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Shah Tahmasp I, the second Safavid Emperor of Iran

Compiled By: Syed Ali Shahbaz
On 9th of the Islamic month of Rajab in 930 AH, the young 10-year old Shah Tahmasp I was crowned as the second Safavid Emperor of Iran, a week after the death of his father and founder of the Dynasty, Shah Ismael I. His reign of 54-years is the longest of any Muslim king of Iran, and was marked by foreign threats, primarily from the Ottomans in the west and the Uzbeks in the northeast. Upon adulthood, he was able to reassert his power and consolidate the dynasty against internal and external enemies.
Although he lost Iraq and parts of Anatolia to the Ottoman invaders, his pious nature made him avoid unnecessary shedding of Muslim blood. As a result, after thwarting Ottoman designs in the Caucasus, Shah Tahmasp concluded the Treaty of Amasya, with Sultan Sulaiman, resulting in a peace that lasted 30 years and led to the development of Iran. He continued his father’s policy of enlightening the people with the teachings of the Prophet’s Ahl al-Bayt, and assembled at his court in Qazvin leading ulema from all over Iran, Iraq, Bahrain, and Lebanon. As a descendant of the Prophet and head of the Safavid spiritual order tracing to Safi od-Din Ardebili, he was acknowledged as suzerain by the Shi’ite Muslim sultanates of the Deccan or South India.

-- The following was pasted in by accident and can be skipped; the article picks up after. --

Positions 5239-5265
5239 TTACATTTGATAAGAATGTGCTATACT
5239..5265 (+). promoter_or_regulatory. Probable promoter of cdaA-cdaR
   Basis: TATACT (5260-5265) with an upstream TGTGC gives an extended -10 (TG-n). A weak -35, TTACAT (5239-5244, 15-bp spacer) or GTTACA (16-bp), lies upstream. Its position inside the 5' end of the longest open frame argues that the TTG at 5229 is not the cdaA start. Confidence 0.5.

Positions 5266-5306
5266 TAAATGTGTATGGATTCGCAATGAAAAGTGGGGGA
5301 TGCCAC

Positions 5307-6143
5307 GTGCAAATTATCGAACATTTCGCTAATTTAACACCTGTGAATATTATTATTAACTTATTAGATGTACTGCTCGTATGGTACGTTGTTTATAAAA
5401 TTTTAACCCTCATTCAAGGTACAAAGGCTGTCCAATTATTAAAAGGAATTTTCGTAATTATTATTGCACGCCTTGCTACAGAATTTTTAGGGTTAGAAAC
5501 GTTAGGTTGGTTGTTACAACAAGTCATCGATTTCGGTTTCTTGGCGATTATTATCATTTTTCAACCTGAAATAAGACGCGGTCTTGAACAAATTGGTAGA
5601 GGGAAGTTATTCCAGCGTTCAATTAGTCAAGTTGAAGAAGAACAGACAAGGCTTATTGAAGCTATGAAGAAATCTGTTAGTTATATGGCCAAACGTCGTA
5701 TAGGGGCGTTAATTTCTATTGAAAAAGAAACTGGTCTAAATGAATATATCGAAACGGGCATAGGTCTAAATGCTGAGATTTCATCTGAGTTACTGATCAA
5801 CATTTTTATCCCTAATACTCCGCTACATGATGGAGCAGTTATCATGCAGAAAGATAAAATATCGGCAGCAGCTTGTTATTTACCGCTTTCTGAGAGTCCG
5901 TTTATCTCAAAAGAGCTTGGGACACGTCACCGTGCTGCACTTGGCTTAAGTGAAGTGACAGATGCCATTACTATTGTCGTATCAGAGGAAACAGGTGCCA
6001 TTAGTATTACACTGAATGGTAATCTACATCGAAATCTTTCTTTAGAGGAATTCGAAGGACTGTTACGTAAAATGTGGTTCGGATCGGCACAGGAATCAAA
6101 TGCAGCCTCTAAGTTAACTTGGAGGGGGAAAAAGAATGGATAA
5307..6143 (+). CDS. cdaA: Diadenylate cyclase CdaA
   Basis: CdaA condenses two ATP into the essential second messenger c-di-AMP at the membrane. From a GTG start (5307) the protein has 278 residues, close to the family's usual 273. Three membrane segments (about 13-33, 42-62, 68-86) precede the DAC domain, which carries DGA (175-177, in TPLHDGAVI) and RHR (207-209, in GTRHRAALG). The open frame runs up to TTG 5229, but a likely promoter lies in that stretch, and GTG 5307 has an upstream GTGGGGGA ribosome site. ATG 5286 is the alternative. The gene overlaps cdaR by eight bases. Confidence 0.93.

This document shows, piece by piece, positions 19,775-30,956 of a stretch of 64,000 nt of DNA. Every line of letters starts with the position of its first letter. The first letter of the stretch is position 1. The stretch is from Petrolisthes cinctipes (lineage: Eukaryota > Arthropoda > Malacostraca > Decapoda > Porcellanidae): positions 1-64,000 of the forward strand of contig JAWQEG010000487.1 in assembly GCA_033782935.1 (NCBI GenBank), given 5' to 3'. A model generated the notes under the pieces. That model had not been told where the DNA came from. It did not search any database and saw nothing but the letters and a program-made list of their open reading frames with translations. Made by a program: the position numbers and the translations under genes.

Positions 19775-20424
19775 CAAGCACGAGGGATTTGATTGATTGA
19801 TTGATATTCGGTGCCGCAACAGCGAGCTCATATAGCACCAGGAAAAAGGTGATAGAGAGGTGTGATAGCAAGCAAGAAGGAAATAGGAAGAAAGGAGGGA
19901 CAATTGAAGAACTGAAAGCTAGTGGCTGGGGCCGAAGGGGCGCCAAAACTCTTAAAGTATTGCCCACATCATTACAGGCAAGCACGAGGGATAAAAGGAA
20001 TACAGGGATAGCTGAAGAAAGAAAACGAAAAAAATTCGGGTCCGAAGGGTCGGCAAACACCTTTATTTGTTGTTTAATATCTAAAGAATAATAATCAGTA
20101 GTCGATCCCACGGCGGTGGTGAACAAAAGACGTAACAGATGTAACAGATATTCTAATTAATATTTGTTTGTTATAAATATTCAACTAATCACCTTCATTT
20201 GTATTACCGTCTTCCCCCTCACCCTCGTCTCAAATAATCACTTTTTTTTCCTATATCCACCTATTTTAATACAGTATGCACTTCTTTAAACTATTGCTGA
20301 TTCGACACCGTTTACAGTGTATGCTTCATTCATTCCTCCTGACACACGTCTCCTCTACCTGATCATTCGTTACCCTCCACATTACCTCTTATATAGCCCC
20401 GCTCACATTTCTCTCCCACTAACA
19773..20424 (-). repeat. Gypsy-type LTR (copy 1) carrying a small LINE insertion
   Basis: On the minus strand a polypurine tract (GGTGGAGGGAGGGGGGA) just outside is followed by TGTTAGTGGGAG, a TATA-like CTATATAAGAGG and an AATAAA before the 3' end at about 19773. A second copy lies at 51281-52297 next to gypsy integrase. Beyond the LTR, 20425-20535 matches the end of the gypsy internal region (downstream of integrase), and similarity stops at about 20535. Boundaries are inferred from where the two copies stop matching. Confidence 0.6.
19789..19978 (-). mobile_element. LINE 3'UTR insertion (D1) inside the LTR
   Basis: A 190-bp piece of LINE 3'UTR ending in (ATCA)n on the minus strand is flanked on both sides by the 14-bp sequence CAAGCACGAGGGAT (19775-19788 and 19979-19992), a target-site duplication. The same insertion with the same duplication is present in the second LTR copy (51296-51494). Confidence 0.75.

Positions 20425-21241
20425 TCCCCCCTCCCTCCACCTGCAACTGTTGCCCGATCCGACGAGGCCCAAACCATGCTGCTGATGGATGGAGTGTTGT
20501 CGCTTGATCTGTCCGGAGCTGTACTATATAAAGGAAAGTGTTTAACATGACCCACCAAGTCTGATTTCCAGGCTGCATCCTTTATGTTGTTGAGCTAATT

Shah Tahmasp is also known for the reception he gave to the fugitive Mughal Emperor Humayun of Hindustan or Northern Subcontinent when the latter fled the seizure of power by the Afghan warlord, Sher Shah Suri. Humayun, whose father Babar, was a protégé of Shah Ismail Safavi, was treated as a royal guest, and besides military aid to recover his kingdom, was accompanied by a large retinue of Iranian noblemen, soldiers, and artists, which signaled an important development in Indo-Iranian relations, in all fields, such as art, architecture, language and literature. One of Shah Tahmasp's more lasting achievements was his encouragement of the Persian carpet industry on a national scale. He was an enthusiastic patron of the arts with a particular interest in the Persian miniature, especially book illustration. He had been trained in drawing himself, and had some talent. The most famous example of such work is the “Shahnama-e Shah Tahmaspi”, containing 250 miniatures by the leading court artists of the era.

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